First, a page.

Maui Discussion

Ask the Mayor: Are There Regulations Regarding ‘Town Character?’

January 24, 2016, 12:00 PM HST
* Updated January 24, 7:58 AM
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paia new building july 2015 DL

Baldwin Avenue building under construction in Pā‘ia, July 2015. Photo: Debra Lordan.

Mayor Alan Arakawa answers some of the most-asked questions submitted to his office staff.

Aloha Mayor,

Q: Who is responsible for approving permits for new buildings in Historic Pā‘ia Town? And what, if any, are the parameters for new construction in Pā‘ia Town?

The two new buildings do not fit the character of the town. The buildings are monstrous in size, bland in color and squeeze pedestrians onto narrower sidewalks (can a wheelchair pass?). One building has windows that open outward onto the already congested sidewalks. The other has roll-down security bars that belong in inner-city Los Angeles, not in Pā‘ia. Neither has any landscaping to make us feel like we are on Maui; just concrete and drab stucco.

Are there any regulations concerning preserving the historic character of Pā‘ia? And shouldn’t new business buildings be required to provide parking for their customers? Thank you.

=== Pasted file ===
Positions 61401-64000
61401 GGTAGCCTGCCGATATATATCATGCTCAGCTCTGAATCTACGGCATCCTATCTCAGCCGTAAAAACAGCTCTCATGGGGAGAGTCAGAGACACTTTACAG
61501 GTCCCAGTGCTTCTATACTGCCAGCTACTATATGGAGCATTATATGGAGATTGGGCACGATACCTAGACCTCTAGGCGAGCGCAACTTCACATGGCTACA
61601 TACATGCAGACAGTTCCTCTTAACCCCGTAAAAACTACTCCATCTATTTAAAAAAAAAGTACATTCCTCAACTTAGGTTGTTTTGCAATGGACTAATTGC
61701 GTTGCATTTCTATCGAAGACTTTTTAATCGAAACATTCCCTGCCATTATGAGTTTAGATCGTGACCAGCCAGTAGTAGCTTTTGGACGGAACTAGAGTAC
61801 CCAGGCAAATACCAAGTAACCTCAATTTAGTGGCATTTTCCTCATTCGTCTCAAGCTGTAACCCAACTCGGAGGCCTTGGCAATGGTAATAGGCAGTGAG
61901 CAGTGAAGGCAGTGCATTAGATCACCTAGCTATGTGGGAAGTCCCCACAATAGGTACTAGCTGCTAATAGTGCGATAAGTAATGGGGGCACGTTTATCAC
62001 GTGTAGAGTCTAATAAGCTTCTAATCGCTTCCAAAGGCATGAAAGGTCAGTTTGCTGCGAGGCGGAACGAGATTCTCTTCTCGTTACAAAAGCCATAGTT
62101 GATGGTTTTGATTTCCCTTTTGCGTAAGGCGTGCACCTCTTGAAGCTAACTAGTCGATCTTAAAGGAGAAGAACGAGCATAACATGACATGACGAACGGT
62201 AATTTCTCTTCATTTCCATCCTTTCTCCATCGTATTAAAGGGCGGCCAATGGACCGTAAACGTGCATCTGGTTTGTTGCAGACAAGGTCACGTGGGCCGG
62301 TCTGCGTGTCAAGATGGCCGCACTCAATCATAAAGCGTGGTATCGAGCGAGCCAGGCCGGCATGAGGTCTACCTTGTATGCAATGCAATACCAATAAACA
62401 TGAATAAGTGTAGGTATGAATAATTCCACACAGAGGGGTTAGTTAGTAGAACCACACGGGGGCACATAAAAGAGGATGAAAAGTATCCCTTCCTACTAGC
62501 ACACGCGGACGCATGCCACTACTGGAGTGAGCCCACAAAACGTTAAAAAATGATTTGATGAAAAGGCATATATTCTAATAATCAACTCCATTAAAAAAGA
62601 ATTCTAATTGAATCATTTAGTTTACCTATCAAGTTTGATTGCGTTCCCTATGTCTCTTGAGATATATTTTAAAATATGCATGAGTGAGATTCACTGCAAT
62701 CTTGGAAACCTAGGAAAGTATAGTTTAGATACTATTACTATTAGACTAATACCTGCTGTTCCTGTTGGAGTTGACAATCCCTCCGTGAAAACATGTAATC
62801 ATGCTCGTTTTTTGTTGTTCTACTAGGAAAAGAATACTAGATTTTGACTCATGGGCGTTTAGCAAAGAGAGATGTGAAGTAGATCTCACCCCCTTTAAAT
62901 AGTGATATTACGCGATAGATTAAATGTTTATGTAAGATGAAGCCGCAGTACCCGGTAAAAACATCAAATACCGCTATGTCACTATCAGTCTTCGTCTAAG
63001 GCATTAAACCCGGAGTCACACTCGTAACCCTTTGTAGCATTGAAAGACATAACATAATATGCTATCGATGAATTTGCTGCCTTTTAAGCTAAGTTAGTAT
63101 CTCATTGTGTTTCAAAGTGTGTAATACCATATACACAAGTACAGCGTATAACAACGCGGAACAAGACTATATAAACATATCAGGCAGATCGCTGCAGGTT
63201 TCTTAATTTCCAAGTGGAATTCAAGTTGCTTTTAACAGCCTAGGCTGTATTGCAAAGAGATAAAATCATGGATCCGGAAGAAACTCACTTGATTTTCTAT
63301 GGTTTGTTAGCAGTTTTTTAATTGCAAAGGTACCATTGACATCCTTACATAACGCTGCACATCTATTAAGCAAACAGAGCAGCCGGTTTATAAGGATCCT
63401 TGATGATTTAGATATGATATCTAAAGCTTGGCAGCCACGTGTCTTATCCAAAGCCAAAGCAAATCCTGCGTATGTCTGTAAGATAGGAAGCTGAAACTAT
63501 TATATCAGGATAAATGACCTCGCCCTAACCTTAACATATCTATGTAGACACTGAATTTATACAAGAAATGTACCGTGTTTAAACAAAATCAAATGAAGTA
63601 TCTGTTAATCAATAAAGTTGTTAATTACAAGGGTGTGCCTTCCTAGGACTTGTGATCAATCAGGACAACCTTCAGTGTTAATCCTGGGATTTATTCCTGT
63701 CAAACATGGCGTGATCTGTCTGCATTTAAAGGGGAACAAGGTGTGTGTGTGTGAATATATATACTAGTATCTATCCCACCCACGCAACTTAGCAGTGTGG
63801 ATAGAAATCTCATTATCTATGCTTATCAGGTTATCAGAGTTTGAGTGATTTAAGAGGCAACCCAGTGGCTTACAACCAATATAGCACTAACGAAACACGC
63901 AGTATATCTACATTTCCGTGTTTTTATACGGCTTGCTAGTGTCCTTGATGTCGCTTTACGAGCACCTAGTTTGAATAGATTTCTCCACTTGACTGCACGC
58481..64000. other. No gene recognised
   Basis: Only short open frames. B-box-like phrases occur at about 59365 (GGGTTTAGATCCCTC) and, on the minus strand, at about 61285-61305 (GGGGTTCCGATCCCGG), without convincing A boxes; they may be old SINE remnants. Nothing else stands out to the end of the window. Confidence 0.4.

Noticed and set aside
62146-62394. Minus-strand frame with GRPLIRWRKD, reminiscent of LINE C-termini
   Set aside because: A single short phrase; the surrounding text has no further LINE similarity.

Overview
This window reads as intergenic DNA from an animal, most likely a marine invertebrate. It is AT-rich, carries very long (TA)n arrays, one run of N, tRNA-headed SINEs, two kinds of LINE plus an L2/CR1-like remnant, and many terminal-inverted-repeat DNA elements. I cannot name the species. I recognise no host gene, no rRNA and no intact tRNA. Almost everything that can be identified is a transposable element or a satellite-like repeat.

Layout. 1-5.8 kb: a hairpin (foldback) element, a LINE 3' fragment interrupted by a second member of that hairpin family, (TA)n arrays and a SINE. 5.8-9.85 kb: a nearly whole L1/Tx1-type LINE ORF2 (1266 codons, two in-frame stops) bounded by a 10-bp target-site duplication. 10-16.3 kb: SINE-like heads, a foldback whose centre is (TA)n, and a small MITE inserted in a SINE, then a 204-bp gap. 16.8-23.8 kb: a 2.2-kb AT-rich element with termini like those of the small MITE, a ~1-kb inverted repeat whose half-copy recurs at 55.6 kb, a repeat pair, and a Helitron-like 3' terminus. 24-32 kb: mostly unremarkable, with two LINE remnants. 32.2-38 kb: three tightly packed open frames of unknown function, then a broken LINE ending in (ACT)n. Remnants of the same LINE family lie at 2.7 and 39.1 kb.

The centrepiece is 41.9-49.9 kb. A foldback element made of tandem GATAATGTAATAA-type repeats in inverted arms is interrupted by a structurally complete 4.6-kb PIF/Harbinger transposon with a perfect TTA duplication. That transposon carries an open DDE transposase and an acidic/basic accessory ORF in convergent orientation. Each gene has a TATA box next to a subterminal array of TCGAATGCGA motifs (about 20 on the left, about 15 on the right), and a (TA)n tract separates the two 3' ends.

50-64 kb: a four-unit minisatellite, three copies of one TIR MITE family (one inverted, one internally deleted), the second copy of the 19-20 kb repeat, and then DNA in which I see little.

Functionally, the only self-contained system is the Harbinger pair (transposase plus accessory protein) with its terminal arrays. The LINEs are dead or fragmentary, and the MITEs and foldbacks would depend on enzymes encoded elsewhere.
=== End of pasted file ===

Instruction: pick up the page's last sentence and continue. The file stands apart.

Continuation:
A: New buildings or renovations in Pā‘ia, like our other small towns (Makawao, Lahaina, Waiakoa, etc.), have to follow adopted “Country Town Design Guidelines” if the property is zoned B-CT Country Town Business District.


They are also reviewed by the county’s Urban Design Review Board, which consists of architects, engineers, landscape architects and individuals with experience in “urban planning, fine arts, beautification, conservation or historic preservation,” as required in Maui County Code 2.26.030.B.

Parking and other requirements are also administered during the building permit process. These are administered through the Planning Department, which has a small town planner on staff to ensure that the guidelines are followed.

The new buildings in Pā‘ia meet these requirements. One of the buildings was approved more than 10 years ago, before the small town planner position was created; the other building was approved more recently.


They might stand out now because they are new and unoccupied, while their neighbors are typically older, have merchandise or information in their windows that make the buildings lively and colorful, and have developed character over time.

Want to Ask the Mayor?

Submit your questions about County of Maui programs, services, operations or policies to Mayor Alan Arakawa via email, by phone at 270-7855 or by mail to 200 S. High St., 9th Floor, Wailuku, HI 96793. Questions submitted will be considered for inclusion in the Ask the Mayor column.


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